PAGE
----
For my first job I did a paper round in the small village I grew up in. The paper had only 30 subscribers, but I got paid per copy - very profitable! I learned quickly that I could make even more money when ringing the door bells and delivering the newspaper personally. People tipped me very generously for this service. That was my first business lesson: A successful business model consists of basics and add-ons, extra services.
After my Romance and Tourism studies I started working in an Internet company. Ever since, I have wanted to be part of this economy that bears such an incredible potential. Still, it took quite a few years until I went into business for myself. When my business partner Michael and I developed the idea for an online marketplace for handmade and unique items, many people thought we'd gone nuts -a business based on self-made items sounded crazy at that time. But we believed in DaWanda, proceeded anyway, and time has proven us right. But even if we hadn't succeeded - it would have been the bigger mistake not to start my own business, not to take the opportunity (and the risk). Doing something and failing is an experience, which allows you to learn and to grow, and it is not the end of the world. However, regretting not having done something will haunt you all your life.
Along the way of founding your own business, you will make many mistakes - some will have a bigger impact, some won't - but they all teach you a lesson. So, what I learned during that time is:
/ Believe in your idea.
Of course, it is important that your idea successfully passes a reality check, and that you get feedback from others and critically analyze your business model. But there will always be people who don't get it or are not brave enough to think offbeat. Don't let them get in your way, think positive and believe in your idea!
/ Don't wait for something to happen.
If you want to do something, just do it yourself. Don't wait for somebody else to smooth the way for you. You may think that politics should facilitate entrepreneurship and create helpful programs for founders. But with DaWanda I learnt that an online marketplace makes it easier for women to go into business than any political initiative we have seen so far. So, just do it!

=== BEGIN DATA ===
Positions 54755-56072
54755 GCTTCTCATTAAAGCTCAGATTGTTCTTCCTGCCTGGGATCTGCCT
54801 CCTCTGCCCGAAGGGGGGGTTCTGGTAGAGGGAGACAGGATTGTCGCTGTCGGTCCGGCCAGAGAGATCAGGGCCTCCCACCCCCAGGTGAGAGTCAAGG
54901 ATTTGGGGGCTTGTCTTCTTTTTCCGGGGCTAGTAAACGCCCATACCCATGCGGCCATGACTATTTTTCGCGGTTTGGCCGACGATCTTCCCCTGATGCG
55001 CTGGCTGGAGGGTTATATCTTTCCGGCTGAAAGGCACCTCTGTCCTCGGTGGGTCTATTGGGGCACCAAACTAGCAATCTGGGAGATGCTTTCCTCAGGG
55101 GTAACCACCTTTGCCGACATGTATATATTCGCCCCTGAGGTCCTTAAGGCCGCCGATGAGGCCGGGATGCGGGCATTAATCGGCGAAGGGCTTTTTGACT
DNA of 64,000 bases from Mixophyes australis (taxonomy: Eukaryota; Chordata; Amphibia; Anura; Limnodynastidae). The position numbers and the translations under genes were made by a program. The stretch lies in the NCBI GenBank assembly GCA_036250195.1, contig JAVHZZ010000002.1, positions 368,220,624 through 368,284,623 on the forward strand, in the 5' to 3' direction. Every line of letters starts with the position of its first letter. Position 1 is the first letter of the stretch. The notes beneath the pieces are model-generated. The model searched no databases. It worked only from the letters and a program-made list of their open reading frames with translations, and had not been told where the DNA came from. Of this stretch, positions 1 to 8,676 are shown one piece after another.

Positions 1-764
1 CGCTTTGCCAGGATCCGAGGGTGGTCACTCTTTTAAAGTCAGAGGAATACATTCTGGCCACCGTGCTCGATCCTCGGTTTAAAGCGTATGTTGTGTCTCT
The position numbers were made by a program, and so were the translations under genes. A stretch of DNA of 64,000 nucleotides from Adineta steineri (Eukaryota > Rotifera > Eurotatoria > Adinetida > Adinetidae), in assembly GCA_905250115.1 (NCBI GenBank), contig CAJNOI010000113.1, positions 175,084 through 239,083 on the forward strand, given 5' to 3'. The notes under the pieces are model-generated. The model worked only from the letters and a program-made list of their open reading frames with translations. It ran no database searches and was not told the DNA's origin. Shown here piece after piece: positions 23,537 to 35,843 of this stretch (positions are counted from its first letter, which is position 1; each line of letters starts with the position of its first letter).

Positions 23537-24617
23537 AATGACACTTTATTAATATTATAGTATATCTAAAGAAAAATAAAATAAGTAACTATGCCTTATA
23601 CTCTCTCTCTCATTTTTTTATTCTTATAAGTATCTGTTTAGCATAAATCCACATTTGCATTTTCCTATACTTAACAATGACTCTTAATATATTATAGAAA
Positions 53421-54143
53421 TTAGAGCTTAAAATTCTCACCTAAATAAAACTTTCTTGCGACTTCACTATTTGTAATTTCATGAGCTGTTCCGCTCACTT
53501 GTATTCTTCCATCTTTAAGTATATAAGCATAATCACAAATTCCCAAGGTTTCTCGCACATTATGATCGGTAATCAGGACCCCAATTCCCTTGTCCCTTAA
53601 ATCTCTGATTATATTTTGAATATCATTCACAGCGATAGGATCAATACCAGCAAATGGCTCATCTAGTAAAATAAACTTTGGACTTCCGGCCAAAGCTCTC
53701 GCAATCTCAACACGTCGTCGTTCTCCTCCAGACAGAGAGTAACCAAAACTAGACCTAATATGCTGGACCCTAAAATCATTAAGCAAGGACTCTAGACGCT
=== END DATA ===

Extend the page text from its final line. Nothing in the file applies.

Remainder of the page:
Feedback and input is very important - from your friends and family, other entrepreneurs, mentors or potential users. So start building up a network and help each other -almost all founders are facing similar problems and you can gain a lot of insights when talking to fellow entrepreneurs and exchanging thoughts. There are many startup industry events where you can get in touch with the right people. Or when you're based in Berlin, just hang out in Mitte ;)
/ Stay hungry, stay foolish.
Michael and I were gift shopping in Moscow when we developed the idea for DaWanda. We were not able to find nice Christmas presents and not satisfied with the Matryoshkas we tried to paint ourselves. Inspiration comes from the strangest places and situations. So, be open-minded. Keep on learning and broadening your mind. There are always ways to optimize your business, offer additional services and make your company the best in its field - or just become a serial entrepreneur!
/ Dare to do it!
Don't let the fear of failing petrify you. As American author H. Jackson Brown Jr. put it:" Be bold and courageous. When you look back on your life, you'll regret the things you didn't do more than the ones you did." With a lot of effort and input from experts you will be able to develop a great business model and decrease the risk of failing. Still, there is no guarantee. But I think the biggest mistake is not daring to follow your dreams.
Claudia was recently named as one of the fifty most inspiring women in the European technology sector by Inspiring Fifty. Inspiring Fifty is a pan-European programme that identifies, encourages, develops and showcases women in leadership positions within the technology community. The aim is to inspire a new generation of female leaders and entrepreneurs across Europe and indeed worldwide, leading the charge to affect meaningful and durable change.